Moreover, the resulting credit crisis in the mortgage markets is making safe, affordable mortgages less available for aspiring homeowners or borrowers in need of a refinancing alternative. A Federal Reserve study found that approximately 40 percent of lenders have increased loan standards for even the most creditworthy borrowers. As a result, the American dream of owning a home is becoming less and less of a reality for Americans.
Senate Democrats are committed ensuring that Americans can buy a home – and keep a home. With housing agencies, homeowner advocacy groups, many in the private sector, and the American people at our side, Democrats have proposed a series of measures aimed at comprehensively addressing all aspects of the housing crisis in an effort to help as many homeowners as possible.
· The Democratic-led Senate approved the FHA Modernization Act of 2007 (S. 2338), by an overwhelming 93-1 vote on December 14. S. 2338 will strengthen and modernize the Federal Housing Administration (“FHA”) to help homeowners facing foreclosure obtain safe and affordable home loans. This legislationwill address problems in the mortgage market that have shut off funding for home loans, will make FHA loans a more viable alternative to the subprime market, and help to bring stability to local communities and the national economy.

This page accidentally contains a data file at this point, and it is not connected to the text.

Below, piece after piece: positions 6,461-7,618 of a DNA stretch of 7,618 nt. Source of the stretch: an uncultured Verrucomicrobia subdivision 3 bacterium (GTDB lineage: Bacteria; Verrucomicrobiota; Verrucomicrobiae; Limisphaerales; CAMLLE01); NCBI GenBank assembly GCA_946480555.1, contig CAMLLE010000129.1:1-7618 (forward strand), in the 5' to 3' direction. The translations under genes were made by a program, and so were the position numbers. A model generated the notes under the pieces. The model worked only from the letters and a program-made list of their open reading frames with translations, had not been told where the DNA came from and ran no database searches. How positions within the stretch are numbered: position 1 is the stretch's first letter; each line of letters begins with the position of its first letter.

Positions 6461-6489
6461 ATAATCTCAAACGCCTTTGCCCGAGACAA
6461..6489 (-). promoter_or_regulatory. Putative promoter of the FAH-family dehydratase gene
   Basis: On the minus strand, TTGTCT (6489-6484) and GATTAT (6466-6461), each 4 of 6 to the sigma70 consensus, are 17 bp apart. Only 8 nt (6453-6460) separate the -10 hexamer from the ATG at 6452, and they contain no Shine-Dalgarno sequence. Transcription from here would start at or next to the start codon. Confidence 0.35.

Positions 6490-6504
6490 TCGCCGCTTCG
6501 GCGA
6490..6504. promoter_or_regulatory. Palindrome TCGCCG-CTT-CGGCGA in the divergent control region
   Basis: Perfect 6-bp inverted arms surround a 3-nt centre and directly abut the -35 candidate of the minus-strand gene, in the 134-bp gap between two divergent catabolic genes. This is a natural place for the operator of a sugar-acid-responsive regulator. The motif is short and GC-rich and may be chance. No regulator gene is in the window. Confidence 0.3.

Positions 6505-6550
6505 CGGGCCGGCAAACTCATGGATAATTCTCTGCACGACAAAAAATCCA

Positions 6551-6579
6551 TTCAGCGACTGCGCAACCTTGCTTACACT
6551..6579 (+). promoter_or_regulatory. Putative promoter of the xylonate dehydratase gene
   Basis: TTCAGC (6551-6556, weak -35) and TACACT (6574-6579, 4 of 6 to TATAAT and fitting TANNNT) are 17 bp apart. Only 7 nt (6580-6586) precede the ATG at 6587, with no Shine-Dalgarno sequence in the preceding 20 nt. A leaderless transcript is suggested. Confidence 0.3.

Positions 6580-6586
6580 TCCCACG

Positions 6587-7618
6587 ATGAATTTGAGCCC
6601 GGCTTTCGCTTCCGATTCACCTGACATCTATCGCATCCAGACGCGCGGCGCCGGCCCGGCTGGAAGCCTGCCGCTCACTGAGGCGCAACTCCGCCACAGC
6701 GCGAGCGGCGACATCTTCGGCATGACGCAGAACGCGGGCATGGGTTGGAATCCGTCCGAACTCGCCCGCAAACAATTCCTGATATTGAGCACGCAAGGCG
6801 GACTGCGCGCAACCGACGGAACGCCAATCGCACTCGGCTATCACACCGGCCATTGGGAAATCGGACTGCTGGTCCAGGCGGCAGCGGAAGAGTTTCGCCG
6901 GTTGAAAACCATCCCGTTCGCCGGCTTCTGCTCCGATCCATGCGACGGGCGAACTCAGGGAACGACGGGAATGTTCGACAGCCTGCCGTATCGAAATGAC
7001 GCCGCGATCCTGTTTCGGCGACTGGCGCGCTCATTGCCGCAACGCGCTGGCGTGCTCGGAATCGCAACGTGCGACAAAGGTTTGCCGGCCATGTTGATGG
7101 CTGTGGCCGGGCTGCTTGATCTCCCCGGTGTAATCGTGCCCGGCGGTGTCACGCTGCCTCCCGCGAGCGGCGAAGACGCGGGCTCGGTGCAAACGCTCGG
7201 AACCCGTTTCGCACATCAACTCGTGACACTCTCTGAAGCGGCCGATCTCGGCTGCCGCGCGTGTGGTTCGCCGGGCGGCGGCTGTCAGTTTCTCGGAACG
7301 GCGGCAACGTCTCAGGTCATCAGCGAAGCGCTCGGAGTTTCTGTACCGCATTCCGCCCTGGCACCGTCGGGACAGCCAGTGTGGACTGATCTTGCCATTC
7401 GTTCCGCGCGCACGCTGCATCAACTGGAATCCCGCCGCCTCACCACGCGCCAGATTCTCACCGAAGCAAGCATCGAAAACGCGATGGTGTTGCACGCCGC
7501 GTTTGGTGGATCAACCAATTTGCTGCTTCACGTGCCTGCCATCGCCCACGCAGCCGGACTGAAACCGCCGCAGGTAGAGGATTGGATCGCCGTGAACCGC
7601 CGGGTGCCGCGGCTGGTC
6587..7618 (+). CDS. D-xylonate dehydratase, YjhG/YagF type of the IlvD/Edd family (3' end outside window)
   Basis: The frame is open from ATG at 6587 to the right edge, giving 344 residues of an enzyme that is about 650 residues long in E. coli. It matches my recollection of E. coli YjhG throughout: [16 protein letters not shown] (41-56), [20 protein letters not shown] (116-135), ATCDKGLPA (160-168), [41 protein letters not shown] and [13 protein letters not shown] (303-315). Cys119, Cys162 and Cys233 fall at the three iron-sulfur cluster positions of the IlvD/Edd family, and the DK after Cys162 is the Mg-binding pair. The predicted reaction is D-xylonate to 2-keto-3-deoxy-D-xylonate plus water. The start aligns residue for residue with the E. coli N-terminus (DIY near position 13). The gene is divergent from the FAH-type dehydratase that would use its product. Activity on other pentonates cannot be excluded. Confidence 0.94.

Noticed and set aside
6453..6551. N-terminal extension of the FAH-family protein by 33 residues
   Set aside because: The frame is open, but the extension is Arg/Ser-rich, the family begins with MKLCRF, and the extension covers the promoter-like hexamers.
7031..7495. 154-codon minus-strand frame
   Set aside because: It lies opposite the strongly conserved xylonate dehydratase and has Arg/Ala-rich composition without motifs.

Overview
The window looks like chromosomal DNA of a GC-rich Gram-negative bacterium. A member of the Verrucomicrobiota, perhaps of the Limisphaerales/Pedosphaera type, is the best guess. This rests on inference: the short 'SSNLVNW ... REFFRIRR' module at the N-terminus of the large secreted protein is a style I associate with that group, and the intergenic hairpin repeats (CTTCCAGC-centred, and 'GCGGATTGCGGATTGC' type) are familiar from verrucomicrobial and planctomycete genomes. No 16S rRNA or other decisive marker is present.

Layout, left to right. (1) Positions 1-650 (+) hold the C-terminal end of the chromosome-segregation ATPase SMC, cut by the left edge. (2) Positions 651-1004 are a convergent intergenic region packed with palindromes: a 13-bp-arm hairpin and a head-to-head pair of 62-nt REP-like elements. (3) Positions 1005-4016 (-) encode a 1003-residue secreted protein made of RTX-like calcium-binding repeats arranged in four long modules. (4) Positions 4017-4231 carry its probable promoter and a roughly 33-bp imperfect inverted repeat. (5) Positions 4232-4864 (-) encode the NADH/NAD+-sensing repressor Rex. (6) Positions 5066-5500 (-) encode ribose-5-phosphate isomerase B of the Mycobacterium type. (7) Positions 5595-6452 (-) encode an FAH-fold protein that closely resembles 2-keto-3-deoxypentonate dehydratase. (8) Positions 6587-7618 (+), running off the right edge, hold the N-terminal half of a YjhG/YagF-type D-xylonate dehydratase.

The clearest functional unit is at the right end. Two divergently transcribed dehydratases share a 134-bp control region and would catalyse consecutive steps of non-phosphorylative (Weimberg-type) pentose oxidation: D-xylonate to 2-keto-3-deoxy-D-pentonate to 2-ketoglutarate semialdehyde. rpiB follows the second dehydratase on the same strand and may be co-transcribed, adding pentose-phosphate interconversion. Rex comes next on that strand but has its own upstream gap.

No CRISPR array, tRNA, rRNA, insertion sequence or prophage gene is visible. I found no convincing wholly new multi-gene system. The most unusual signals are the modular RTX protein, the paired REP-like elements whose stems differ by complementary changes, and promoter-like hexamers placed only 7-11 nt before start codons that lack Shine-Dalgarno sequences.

· Democrats provided$200 million for foreclosure-avoidance and loss mitigation services in the House and Senate-passed Fiscal Year 2008 appropriations for the Department of Housing and Urban Development (H.R.3074).
· Democrats are sponsoring legislation, the Helping Families Save Their Homes in Bankruptcy Act (S.2136), to help homeowners avoid foreclosure by amending the bankruptcy code to allow the modification of home loans on primary residences;
· Democrats proposed, in the Mortgage Cancellation Relief Act of 2007 (S.1394), alleviating the foreclosure tax burden on borrowers who have lost their homes or modified their mortgage debt;
· Democrats have introduced thePromoting Refinancing Opportunities for Mortgages Impacted by the Subprime Emergency Act of 2007 (“PROMISE Act,” S. 2348), which would temporarily increase portfolio caps applicable to Freddie Mac and Fannie Mae to increase liquidity in the mortgage market; and most recently,
· Democrats sponsored legislation, the Home Ownership Equity Protection Act of 2007 (S. 2452), to enhance federal regulation of mortgage brokers and other originators in order to crack down on predatory lending and ban harmful loan products and practices.
As Congress completes the 2007 session and looks toward 2008, the American people can count on Democrats to work in a bipartisan manner to protect and help make real the dream of homeownership for this and future generations. It is our hope that Republicans will join us in this effort.